Massive US-Mexican effort to welcome Ukrainian refugees
Tijuana (Mexico) (AFP) – Nadiya Ruyhynska had almost never left Ukraine, even though her daughter lives in the American city of Seattle.
But with war looming in her hometown of Lviv, the 55-year-old former nurse embarked on a long journey to the Mexican city of Tijuana, where a massive operation is helping thousands of Ukrainian refugees cross the border to relocate to the United States. states.
Most arrive with mixed emotions.
“I’m 50-50,” the former nurse said as she walked on American soil.
“I am happy” to find her pregnant daughter Christina, who has a young boy, but also sad to have left her own mother behind, she said.
Like Ruyhynska, hundreds of Ukrainians have reached the border town of Tijuana hoping to cross over to US soil – encouraged by a promise from Washington that it is ready to take in up to 100,000 Ukrainians who have fled the war .
Pavel Savastyanov, a Russian-born volunteer who helps at a support center for Ukrainians in San Ysidro, California, just across the border from Tijuana, said each flight to the region brings more.
‘The first step’
The operation begins at Tijuana International Airport. The first thing passengers see when they walk through the arrival gate is a blue and yellow Ukrainian flag next to Cyrillic signs reading “Welcome” and “Help”.
In a small office there, volunteers register the names of new arrivals on a list – already bearing more than 2,300 names – for possible transport to the border.
“This is the first step,” said Sergio, a 36-year-old Ukrainian volunteer who declined to give his last name. He and his cousin had traveled 500 miles (800 kilometers) from Sacramento, the Californian capital, to help arriving refugees.
An area of the airport is marked off with yellow tape. A sign in English and Spanish reads: “Ukrainian refugees only”.
There’s food and drink, and a play corner is set aside for kids with crayons and coloring books.
From there, the refugees are taken to one of four shelters that volunteers, with government and church support, quickly set up in this city that has long attracted thousands of Latin Americans. hoping to reach the United States.
“My father had to stay”
“My father had to stay behind,” said Anastasia Chorna, a 15-year-old from Ukraine, fighting back tears.
Sitting in a chair in the Benito Juarez sports complex, Tijuana’s largest refugee center for Ukrainians, she hugged the huge stuffed gray shark she had brought when she and her mother left home.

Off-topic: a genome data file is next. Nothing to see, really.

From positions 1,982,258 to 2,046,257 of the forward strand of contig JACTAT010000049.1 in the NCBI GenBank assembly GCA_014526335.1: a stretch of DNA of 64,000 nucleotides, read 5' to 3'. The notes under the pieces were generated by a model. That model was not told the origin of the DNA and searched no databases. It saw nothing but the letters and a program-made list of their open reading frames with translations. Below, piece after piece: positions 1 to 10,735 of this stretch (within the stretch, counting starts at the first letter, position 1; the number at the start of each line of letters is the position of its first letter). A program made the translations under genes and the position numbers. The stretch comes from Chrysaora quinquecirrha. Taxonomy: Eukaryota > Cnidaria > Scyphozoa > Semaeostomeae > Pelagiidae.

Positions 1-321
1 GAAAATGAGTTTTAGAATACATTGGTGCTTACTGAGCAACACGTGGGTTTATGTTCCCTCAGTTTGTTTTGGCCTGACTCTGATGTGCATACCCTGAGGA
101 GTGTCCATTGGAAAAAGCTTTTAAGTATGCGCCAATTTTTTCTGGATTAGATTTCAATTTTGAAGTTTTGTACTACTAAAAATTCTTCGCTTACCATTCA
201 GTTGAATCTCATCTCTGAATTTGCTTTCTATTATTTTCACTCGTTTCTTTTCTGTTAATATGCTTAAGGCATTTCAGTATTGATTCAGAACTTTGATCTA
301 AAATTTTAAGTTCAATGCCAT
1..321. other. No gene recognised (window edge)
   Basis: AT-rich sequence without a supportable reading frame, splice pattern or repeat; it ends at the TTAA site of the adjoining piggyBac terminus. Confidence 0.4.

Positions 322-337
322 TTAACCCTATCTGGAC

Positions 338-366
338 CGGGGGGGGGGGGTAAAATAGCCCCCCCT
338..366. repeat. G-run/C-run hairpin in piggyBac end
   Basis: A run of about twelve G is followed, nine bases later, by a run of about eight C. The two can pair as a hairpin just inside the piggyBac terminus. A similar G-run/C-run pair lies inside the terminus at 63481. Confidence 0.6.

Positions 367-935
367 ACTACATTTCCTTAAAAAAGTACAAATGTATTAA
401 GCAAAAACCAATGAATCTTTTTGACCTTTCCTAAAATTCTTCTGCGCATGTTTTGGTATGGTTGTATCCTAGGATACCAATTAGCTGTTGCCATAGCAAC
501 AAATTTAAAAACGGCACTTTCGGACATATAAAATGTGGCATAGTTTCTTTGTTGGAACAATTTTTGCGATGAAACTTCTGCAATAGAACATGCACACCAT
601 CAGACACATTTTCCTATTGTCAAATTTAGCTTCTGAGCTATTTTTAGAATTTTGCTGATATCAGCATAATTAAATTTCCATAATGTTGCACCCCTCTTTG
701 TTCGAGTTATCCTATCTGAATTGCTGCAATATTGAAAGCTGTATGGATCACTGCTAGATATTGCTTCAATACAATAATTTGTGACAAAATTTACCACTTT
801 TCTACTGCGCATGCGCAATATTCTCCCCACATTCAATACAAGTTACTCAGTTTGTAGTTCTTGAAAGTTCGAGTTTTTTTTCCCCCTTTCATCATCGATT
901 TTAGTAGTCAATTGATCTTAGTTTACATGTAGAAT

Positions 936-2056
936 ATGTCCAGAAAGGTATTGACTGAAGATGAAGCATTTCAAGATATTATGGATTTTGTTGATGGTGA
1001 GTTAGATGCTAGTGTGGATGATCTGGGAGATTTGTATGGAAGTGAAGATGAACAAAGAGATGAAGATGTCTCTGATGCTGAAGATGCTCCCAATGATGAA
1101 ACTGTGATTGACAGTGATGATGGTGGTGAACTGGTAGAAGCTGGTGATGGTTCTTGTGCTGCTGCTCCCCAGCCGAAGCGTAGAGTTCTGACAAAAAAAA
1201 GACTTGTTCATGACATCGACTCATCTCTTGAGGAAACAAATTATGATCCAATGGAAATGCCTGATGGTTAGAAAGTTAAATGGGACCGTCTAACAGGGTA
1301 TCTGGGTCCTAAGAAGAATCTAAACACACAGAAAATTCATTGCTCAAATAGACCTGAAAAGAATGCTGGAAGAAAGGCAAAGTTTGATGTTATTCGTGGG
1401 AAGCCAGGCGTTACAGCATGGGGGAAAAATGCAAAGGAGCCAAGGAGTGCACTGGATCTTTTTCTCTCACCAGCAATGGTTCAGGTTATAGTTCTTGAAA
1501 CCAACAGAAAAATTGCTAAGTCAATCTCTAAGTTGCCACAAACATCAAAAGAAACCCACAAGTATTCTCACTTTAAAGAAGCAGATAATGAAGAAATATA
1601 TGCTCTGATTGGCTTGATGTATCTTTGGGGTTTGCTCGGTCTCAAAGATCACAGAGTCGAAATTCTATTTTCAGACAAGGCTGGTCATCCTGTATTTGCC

“It’s literally the only thing I could contribute,” she said.
Her father, who is 41, remains in kyiv. “I feel bad because I wanted him to be here, with these volunteers, where everything is so peaceful,” Anastasia said, struggling to speak a language that is not her own.
She and her mother had crossed four countries on the long way to Mexico, where obtaining an entry visa is relatively easier for Ukrainians than for the United States.
Some men have fled Ukraine, in violation of a martial law decree requiring all people between the ages of 18 and 60 to stay and fight on pain of conscription.
“I know I committed a crime, but I didn’t want to fight,” said a 25-year-old engineer, who declined to be named.
He had left Ukraine with his girlfriend, whom he had married the day the war broke out, and was now waiting for his number to be called for a bus to the US border.
“I never picked up a gun…I couldn’t kill someone or watch them die. I couldn’t,” he said crestfallenly in broken English.
For those who don’t speak English, a huge network of volunteers is there to help.
Twins Maria and Liza Melnichuk emigrated with their family from Ukraine 20 years ago.
When the sisters, now 26, heard of the influx of refugees, they hopped in their car to drive the 540 miles to Tijuana to join an active rotation of volunteers working around the clock. As Ukrainian speakers, they knew they could help.
“We are happy to see people coming,” said Liza, who was able to host her cousins who had fled Bucha, the Ukrainian town now synonymous with accusations of extreme brutality under Russian occupation.
Her sister Maria said the number of arrivals was steadily increasing. “On Wednesday we received around 300 people, and already today (Friday) there must have been 700.”
A coordinated effort between Mexican and U.S. authorities has made the so-called Ped West entrance at the border exclusively available to arrivals.
Buses carry hundreds of people each day to a line where they are greeted by Mexican officials before crossing on foot to the American side.
Once on Californian soil, tears flow of joy and sadness.
“I don’t think there are words to describe what happened and how difficult it was,” Christina Ruyhynska said after a long emotional embrace with her mother – their first in three years.
The two women, wiping away tears, spoke briefly in Ukrainian.
Then, in English, Christina turned to her mother and asked, “Are you ready to go home?”
© 2022 AFP